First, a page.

Bear in mind the audience when using the term A/The Strategic Objective as it can change depending on who is viewing it. For instance, in the hierarchy diagram above, The Strategic Objective might well be for the whole organisation whereas the child Strategic Objective is for the Finance Department. However, as far as the Finance Director is concerned, theirs is The Strategic Objective because they have no sight of the parent above it. However, the best course of action is normally to give each Objective and the Operation to achieve it a name.
Just as the paths are important in STORM Bow Ties, there can be more than one path to achieve The Strategic Objective. If one path fails to meet expectations, it might be possible to switch to a different path.
Returning to the earlier subject of making Objectives measurable, it is worth noting that the more difficult it is to measure an Objective, the more likely it is that it needs to be decomposed into a parent with several child Objectives. As the Objectives become measurable, they normally influence and change the Objectives above them so creating the Strategic Plan is normally an iterative process.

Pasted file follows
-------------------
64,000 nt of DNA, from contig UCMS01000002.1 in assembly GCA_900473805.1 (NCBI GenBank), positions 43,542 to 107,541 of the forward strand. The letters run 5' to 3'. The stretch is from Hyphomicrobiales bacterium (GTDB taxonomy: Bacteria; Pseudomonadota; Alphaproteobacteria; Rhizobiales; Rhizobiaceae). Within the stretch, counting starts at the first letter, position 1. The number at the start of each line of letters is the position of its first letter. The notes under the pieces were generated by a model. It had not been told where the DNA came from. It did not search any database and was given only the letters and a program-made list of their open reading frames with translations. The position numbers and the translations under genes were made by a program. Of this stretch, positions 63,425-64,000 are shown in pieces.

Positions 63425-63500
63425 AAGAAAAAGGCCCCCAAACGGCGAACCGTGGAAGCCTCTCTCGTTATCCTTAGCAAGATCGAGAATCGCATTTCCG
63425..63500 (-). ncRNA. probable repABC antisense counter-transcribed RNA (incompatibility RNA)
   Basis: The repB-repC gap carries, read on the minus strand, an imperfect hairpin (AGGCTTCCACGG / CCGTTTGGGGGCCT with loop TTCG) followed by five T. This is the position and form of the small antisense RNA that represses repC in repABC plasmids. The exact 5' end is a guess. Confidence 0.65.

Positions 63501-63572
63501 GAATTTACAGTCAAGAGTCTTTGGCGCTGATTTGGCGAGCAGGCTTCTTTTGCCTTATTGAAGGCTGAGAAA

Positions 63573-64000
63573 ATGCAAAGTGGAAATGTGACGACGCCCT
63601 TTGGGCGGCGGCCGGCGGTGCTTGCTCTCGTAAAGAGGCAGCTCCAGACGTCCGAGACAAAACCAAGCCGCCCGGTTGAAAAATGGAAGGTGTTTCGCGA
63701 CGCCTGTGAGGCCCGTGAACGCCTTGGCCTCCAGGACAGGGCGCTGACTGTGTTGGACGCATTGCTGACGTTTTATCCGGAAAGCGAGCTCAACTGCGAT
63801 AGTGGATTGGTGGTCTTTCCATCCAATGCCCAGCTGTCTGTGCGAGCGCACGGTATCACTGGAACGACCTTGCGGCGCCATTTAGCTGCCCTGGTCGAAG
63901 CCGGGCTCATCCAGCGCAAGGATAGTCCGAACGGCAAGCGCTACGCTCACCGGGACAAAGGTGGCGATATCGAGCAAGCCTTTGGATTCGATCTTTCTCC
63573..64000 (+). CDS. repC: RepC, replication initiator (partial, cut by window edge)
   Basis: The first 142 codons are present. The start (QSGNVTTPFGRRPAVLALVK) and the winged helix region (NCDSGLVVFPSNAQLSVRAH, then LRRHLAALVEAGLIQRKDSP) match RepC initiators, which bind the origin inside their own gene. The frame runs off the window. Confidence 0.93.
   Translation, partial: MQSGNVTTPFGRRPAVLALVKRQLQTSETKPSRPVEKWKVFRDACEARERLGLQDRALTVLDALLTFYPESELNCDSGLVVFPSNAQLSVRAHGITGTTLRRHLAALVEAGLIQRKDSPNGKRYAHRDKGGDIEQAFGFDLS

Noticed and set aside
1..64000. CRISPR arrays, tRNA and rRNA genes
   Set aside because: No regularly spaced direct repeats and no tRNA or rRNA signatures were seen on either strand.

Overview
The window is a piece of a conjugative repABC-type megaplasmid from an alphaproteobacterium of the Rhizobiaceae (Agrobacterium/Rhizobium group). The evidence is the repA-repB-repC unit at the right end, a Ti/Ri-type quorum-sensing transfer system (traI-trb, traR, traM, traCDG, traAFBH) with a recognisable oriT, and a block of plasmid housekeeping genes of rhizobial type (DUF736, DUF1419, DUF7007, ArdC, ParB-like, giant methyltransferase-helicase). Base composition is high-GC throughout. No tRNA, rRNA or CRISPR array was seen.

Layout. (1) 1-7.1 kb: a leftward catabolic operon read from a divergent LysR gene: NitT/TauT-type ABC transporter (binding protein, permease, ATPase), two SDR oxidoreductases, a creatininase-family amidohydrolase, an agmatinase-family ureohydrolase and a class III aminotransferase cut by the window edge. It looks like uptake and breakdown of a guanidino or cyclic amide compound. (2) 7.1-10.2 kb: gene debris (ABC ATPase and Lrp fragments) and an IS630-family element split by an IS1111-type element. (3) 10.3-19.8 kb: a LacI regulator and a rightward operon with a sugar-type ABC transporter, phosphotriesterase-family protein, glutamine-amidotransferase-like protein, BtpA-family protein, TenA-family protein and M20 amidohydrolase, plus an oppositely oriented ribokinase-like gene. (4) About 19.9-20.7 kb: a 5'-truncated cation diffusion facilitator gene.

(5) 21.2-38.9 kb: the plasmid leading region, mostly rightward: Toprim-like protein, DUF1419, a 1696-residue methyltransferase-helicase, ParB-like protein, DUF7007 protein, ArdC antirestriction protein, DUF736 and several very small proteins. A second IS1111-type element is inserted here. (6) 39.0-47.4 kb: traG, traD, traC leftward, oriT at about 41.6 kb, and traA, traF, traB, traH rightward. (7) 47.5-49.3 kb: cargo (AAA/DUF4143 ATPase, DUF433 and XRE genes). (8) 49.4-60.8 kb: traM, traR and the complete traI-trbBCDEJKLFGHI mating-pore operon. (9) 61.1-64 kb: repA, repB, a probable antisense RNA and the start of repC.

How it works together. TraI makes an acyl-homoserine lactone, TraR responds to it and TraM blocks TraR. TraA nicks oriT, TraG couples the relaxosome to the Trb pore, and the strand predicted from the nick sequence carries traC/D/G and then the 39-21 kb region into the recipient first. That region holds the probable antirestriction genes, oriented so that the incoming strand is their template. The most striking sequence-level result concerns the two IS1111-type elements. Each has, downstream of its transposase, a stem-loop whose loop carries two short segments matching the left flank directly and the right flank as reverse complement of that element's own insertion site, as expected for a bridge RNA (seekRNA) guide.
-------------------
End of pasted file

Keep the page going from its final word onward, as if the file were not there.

The Perfect STORM
So far this document has covered all of the parts that go into making Arron’s STORM Pattern. There is also a process for implementing a strategy.
By decomposing a Strategic Objective into a hierarchy of simpler Objectives, it is possible to turn a high-level strategy into something that can be more easily understood. The further the strategy is decomposed, the greater the probability that its Objectives become simple and measurable.
With measurable Objectives in place, describe each of them using a STORM Bow Tie diagram. Start a Project for each diagram to outline its Progress Paths and Result Paths with appropriate reports and processes/procedures so that the Investment required for each Result is understood.
Once the Investments are understood, some of the Objectives will turn out to need too much Investment or be unrealistic. Revisit the Strategic Plan and adjust it accordingly.
Continue with the Projects for the Objectives that are still in the Strategic Plan, i.e. complete their architecture to a detailed level, design detailed processes and procedures, etc. and start getting them ready for people to operate.